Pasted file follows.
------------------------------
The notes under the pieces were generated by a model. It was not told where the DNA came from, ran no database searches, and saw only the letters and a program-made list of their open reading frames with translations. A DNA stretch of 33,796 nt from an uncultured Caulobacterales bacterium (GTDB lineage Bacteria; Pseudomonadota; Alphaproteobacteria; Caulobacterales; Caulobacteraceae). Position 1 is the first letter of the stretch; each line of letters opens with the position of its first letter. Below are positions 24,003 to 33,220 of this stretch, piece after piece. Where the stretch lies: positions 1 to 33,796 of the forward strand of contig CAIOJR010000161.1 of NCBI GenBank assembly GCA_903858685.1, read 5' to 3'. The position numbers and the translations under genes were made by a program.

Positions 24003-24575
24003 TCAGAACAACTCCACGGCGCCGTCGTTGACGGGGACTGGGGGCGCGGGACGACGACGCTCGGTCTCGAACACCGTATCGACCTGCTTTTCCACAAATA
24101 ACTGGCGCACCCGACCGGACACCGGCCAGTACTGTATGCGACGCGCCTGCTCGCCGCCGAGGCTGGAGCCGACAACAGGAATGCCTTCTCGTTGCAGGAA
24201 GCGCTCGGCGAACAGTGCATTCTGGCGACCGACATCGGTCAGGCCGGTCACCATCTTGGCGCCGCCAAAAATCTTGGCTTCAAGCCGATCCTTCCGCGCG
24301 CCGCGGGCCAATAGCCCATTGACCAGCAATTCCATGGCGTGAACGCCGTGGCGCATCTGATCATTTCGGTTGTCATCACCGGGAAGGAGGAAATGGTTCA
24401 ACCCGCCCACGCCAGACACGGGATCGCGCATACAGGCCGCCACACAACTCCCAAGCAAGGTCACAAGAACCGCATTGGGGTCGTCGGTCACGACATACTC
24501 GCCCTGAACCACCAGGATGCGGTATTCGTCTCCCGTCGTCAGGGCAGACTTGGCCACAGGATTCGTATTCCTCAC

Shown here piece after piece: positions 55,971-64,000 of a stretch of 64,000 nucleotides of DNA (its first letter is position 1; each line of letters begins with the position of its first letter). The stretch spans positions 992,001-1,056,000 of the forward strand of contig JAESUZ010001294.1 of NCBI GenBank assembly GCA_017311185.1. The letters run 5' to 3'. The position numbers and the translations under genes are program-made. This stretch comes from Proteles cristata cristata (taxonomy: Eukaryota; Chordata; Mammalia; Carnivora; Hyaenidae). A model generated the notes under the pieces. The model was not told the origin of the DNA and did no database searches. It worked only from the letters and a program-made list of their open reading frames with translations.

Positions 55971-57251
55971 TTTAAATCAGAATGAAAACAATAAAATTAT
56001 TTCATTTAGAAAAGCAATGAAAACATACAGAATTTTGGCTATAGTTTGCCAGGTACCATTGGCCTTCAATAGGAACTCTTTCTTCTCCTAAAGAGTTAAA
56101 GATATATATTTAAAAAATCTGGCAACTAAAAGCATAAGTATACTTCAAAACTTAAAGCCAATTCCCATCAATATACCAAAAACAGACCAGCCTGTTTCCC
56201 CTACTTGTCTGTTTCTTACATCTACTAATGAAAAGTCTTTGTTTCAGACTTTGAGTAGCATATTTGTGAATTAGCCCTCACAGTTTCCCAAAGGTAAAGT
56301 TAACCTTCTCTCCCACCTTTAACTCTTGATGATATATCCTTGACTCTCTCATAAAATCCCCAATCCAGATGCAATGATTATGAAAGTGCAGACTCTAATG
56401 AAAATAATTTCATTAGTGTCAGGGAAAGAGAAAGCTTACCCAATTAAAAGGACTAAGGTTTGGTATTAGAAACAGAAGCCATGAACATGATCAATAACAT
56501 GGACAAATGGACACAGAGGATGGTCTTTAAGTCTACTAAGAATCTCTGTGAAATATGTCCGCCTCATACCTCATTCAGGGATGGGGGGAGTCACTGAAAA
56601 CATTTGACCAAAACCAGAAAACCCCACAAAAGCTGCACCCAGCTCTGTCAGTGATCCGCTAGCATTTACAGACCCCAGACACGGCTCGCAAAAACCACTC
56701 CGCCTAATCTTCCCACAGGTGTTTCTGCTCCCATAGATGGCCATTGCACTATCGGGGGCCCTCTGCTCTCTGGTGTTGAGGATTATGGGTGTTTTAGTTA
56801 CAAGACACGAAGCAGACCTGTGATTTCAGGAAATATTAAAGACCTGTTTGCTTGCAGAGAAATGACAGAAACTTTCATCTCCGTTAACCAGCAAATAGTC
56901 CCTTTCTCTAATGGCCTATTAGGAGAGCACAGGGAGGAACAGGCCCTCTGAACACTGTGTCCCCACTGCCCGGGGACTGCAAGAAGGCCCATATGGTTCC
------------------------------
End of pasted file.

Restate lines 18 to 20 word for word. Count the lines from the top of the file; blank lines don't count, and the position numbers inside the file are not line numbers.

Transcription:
56601 CATTTGACCAAAACCAGAAAACCCCACAAAAGCTGCACCCAGCTCTGTCAGTGATCCGCTAGCATTTACAGACCCCAGACACGGCTCGCAAAAACCACTC
56701 CGCCTAATCTTCCCACAGGTGTTTCTGCTCCCATAGATGGCCATTGCACTATCGGGGGCCCTCTGCTCTCTGGTGTTGAGGATTATGGGTGTTTTAGTTA
56801 CAAGACACGAAGCAGACCTGTGATTTCAGGAAATATTAAAGACCTGTTTGCTTGCAGAGAAATGACAGAAACTTTCATCTCCGTTAACCAGCAAATAGTC